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  #1  
Old 03-19-2018, 02:13 PM
Shibby Shibby is offline
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NEC DM-2710 Professional Video Monitor Repair

So I have had this Monitor/TV for several months now trying to get it up and running. It was (from what I understand) going into high voltage shutdown as I could hear and feel high voltage as I hit the power button but it would instantly shut off. After taking a look at the high voltage section of the power supply it was obvious that it was a cap issue as they were leaking out of the bottoms on essentially every cap that was original to the set. Others had been replaced before and had the telltale markings on the tops of those caps.

I got all of the original electro caps replaced and powered the unit up. It was the same deal as before but It was happening much quicker. I guess that sort of makes sense with nice fresh caps? I went ahead and tested the hot transistor and it was fine. I also checked the Film caps that I assumed were ok but they were testing out of spec with my capacitance tester. I went ahead and ordered what I needed to get all of those replaced and finished the job last night. Well it seems there is no difference except that it is happening seemingly even quicker now.

Looking through the nearly impossible to find Service manual for this set and testing voltages with my limited comprehension of how everything works it seems as if my B+ voltages are coming in a bit too high which compounds as it moves through the high voltage circuit causing the unit to go into high voltage protection/shutdown. As of right now I am not sure what would be the best way to proceed other than to test each and every component one by one then replacing what is "bad" then crossing my fingers. I would much rather have a good plan of attack instead of a shot in the dark for the sake of my sanity.

Is there anyone out there that might be able to steer me in the right direction to get this beauty up and running again? I mean the thing has EGA, VGA, BNC RGB, S-Video....this thing needs to work again.

P.S. I am currently trying to upload the service manual for reference. Will update with a url when its done.
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Old 03-19-2018, 03:36 PM
Chip Chester Chip Chester is offline
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Are you sure it's the caps that are leaking, and not just glue holding them in place?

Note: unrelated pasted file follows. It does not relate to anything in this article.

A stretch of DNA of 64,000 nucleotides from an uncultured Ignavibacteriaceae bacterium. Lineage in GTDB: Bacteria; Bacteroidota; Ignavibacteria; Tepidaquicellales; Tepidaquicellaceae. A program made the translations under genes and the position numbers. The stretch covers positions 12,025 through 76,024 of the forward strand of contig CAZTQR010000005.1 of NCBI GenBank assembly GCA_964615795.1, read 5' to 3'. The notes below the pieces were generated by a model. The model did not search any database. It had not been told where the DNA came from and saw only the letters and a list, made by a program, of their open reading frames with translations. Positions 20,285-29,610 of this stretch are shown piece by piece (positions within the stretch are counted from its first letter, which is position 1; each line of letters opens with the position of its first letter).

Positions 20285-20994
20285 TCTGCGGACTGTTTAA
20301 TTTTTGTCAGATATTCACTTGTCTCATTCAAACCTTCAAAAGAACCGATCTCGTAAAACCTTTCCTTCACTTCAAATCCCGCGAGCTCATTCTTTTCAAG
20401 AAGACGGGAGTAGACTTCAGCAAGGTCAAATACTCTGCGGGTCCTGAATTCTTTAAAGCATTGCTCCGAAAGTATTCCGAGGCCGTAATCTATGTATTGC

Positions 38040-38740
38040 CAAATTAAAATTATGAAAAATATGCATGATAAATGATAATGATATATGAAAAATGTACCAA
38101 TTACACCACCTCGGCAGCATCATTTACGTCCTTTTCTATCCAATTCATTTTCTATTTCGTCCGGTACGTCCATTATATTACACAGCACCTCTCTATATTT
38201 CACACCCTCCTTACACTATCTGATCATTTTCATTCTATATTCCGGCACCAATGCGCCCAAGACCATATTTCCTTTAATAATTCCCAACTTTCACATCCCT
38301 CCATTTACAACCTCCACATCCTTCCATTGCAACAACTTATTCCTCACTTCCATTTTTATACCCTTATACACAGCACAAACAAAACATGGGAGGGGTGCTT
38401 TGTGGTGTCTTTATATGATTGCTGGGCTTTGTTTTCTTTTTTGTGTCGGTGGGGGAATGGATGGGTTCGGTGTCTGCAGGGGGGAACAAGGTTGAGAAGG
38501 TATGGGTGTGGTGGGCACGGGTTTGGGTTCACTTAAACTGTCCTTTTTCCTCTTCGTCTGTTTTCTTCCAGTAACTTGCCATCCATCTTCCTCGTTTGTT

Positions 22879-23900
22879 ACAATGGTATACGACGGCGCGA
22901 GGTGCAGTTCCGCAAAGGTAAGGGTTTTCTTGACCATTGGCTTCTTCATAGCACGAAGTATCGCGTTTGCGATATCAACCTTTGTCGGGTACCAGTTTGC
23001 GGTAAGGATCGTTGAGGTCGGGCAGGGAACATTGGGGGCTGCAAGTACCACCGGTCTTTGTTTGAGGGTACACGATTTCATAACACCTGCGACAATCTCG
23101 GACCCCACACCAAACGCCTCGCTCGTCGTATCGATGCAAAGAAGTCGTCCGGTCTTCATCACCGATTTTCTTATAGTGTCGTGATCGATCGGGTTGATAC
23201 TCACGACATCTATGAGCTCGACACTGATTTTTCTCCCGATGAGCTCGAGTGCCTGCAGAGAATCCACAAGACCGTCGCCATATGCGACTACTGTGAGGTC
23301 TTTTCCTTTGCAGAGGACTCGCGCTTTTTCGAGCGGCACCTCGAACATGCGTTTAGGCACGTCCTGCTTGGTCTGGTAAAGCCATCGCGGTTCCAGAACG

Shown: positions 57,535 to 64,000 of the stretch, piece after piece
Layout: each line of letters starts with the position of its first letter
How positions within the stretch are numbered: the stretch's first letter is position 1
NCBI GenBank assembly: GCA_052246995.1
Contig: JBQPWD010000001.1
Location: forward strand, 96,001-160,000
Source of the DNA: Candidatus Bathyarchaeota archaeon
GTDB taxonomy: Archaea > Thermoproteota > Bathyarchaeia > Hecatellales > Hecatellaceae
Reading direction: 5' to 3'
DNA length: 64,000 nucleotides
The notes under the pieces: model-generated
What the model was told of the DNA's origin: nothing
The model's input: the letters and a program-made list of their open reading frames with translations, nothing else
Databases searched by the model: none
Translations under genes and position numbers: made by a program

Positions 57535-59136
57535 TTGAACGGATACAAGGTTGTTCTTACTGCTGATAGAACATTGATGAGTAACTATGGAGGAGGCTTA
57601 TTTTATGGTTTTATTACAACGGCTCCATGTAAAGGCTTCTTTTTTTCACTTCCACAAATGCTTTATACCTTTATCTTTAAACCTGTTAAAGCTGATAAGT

That glue is nasty stuff, as it turns conductive over time, and will mess with your tuned circuits.

Here's the beginning of one of many deep dives on the subject:
https://www.reddit.com/r/audiorepair...e_in_80s_amps/
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  #3  
Old 03-19-2018, 04:02 PM
Shibby Shibby is offline
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I would say I am about 99% positive. When this monitor was built they would have been using the silastic stuff which I can see on various places on the board. It is also generally white which the stuff under the caps was not though I suppose it could have broke down and changed color like described but other items in the vicinity have the same stuff that looks perfectly fine. This monitor was built in 92 which in my experience puts it right in with the other electrolytic cap disasters of that era. Either way those caps were replaced and the board thoroughly scrubbed with alcohol. Another thing was that you could see that the rubber plug in alot of the caps were pushed out. Keeping that in mind I will do a quick once over to see if there are any places that might be causing higher voltage due to what you have shown in that post. Could certainly cause what I am describing.

I think my biggest issue is i am not very good at spotting the begining and end of circuite to be able to trace the voltages backwards and see where the faulty component is. I guess its a lack of general understand of a circuit that confuses me.

Last edited by Shibby; 03-19-2018 at 04:10 PM.
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  #4  
Old 03-19-2018, 05:26 PM
zeno zeno is offline
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You have to look at whether its over voltage, over current or
no vert sweep causing the HVSD. That will narrow things down.
Keep in mind most of these tests are best done with an analog meter.
On a digital meter numbers are flashing by in the few ms it runs.

Unplug the degauss coil !!
Measure the AC amps at turn on. It should be < 1 amp.
If over its over current

Measure the HV at turn on OR usually the 200V supply to
the 3 video outputs. If high its over voltage.

No vert sweep is best looked at with a scope. It would probably pass the
previous tests.

With that & a CLEAR schematic you can take it further.

good luck
Zeno
LFOD !
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  #5  
Old 03-20-2018, 11:39 AM
Shibby Shibby is offline
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Quote:
Originally Posted by zeno View Post